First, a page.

It’s also possible that I’m just incredibly bitter about the fact that most, if not all, of my new years resolutions have all come to a screeching halt.  If I said I wouldn’t eat any more McDonalds, I was scarfing down a Big Mac a week later.  If I said no more casual sex, I was hailing a cab on Wisconsin avenue with my underwear in my back pocket in less than a month.  Sooner or later, I succumb to the temptations that I despise, maybe because they’re familiar, or maybe because I really don’t despise them as much as I think.

This year, my resolution was to not have a resolution, but soon after I decided that the decision was both cliche and, at the same time, too rebellious.  When I was talking to Vynnie about the new year, it had already passed.  It was last Thursday, around four in the morning, and we were having a party the very next day.  So, naturally, we got on to the topic of who would be attending, who would being wearing who, etcetera.  Somehow the conversation shifted from regular chit chat, to heavy and depressing content, the kind that’s perfect for that time of day.  

“You know C.J., I think maybe we should just think about ourselves this year.  But not in a bad way.”

The smoke from my cigarette was in my eye, so I rubbed them and let her finish the statement, since I didn’t really understand the first half.

“I mean…I’ve always let things just…happen to me, you know?  Sometimes I feel like I’m just not in the drivers seat and…I don’t really know how we put this into a resolution but…what’s the best way to say you don’t want to feel like you’re not being yourself anymore?  And that you’re fed up with the way people treat you?  And fed up with…”

“Okay, hang on,” I stopped her, looked away for a second, only to see Jackie’s amber eyes glowing back at me through the smoke.  “Respect.  That’s all.  We’ll just demand respect.  Respect for ourselves.  After all, we deserve it, right?”

I half expected her to laugh and say it was a lame idea and half expected her to cheer.  What I got was a nice combination.  She nodded, smirked, and said, “I think that’s a great idea.”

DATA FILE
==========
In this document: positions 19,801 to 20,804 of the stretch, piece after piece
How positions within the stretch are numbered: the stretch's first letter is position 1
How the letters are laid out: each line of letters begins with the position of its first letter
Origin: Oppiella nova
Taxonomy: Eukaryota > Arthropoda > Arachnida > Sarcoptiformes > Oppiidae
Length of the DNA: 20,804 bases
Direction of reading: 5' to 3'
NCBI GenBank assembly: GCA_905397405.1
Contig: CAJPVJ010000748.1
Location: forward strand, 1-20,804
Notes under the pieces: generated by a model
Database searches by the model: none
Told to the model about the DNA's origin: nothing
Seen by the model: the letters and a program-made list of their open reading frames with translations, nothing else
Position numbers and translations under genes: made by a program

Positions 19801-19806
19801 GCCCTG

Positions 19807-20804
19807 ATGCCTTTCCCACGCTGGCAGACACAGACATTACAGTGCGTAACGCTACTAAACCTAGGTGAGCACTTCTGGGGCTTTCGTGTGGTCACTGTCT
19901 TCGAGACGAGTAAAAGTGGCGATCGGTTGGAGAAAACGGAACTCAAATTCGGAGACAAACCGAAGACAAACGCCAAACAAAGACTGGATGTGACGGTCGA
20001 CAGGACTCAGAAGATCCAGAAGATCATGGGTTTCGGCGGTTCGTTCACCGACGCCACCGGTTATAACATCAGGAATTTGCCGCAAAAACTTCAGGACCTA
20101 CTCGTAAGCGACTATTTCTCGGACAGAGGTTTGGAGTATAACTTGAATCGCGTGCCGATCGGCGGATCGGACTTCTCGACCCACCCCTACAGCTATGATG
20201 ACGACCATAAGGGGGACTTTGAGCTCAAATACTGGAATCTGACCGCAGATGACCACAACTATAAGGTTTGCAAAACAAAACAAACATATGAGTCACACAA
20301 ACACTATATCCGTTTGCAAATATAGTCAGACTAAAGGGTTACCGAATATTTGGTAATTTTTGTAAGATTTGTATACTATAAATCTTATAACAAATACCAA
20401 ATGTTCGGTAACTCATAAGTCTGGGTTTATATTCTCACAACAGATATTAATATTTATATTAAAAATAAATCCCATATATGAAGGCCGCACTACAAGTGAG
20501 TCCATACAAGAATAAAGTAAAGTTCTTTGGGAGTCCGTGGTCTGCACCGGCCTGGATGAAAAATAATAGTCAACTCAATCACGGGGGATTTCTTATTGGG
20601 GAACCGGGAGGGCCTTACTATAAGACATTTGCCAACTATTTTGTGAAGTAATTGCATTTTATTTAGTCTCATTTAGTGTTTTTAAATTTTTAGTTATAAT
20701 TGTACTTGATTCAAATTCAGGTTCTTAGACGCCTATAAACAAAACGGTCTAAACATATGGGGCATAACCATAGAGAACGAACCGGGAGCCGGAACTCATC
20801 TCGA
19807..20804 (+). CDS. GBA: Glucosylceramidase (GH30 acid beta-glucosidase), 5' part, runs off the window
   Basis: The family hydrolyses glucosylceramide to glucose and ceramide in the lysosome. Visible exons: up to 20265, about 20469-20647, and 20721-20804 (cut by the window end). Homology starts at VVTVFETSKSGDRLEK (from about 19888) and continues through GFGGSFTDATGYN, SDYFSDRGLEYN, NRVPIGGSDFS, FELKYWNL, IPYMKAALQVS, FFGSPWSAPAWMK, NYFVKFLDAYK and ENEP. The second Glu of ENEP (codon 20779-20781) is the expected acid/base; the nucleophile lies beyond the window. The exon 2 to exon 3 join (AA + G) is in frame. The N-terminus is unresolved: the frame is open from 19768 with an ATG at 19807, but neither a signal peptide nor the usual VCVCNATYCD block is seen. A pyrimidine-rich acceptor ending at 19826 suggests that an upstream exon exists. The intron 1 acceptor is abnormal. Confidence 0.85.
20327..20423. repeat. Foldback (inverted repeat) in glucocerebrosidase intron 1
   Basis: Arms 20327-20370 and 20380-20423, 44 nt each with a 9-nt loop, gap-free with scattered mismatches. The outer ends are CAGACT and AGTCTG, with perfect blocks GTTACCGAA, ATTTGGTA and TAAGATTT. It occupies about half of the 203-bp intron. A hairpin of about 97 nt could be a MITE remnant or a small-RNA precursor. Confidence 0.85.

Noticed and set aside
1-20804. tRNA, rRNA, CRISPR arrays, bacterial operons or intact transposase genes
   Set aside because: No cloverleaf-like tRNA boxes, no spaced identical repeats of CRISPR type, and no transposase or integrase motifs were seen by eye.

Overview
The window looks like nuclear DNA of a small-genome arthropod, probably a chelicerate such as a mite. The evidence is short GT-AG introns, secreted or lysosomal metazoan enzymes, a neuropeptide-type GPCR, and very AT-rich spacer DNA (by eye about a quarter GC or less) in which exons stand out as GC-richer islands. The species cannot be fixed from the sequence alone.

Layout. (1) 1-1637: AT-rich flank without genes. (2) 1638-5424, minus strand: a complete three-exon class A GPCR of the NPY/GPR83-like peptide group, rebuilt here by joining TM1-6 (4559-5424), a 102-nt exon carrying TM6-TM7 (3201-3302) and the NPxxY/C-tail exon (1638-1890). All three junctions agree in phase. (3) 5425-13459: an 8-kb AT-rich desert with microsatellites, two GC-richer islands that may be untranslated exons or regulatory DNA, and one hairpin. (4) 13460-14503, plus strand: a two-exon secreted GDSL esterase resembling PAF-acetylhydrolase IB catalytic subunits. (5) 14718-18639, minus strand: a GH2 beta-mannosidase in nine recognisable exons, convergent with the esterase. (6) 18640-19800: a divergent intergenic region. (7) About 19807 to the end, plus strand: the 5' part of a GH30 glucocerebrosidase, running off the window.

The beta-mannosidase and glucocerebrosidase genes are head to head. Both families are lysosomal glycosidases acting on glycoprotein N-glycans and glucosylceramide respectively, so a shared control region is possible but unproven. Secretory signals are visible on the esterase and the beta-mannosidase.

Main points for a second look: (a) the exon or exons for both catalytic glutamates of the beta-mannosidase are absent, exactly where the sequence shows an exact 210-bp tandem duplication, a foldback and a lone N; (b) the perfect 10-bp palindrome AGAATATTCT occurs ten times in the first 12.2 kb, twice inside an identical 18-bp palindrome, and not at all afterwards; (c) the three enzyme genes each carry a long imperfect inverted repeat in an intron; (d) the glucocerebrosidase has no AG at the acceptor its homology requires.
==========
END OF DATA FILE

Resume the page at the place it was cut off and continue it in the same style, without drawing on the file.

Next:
So we wrote it on our bulletin board, for all to see: “Respect 2009: You’re Worth It.”  I sighed off my tensions and smiled.  This was going to be a good thing.

Except for that whole thing about me not being able to follow through with resolutions.

The next day was the party, and Vynnie had spent most of the morning cleaning and tidying up for the guests, while I proceeded to pass out on the couch, which was probably better anyway, because I would have just gotten in the way.  I woke up around 4 to find the place freakishly spotless, complete with spit-shiny floors and a pile of clean dishes that looked like it’d fall over with even the slightest disturbance.  I grinned, “Hey!  Can’t wait for tonight!  And don’t forget…”  “Respect!  Got it.” She laughed.

The worrisome thing about this party was that we just had one on Wednesday for the new year, so we, Vynnie especially, assumed there would probably be a smaller turnout.  Before the party started, I brought over my boyfriend to talk to him, and I all I kept thinking about was that damn word: respect.  Did he respect me?  Yes, he did, excluding the snide comment about the Mountain Dew.  But did he respect himself?  For the most part, no.  So there I was, faced with another question: am I keeping this respect to myself, or is it my duty to convert others?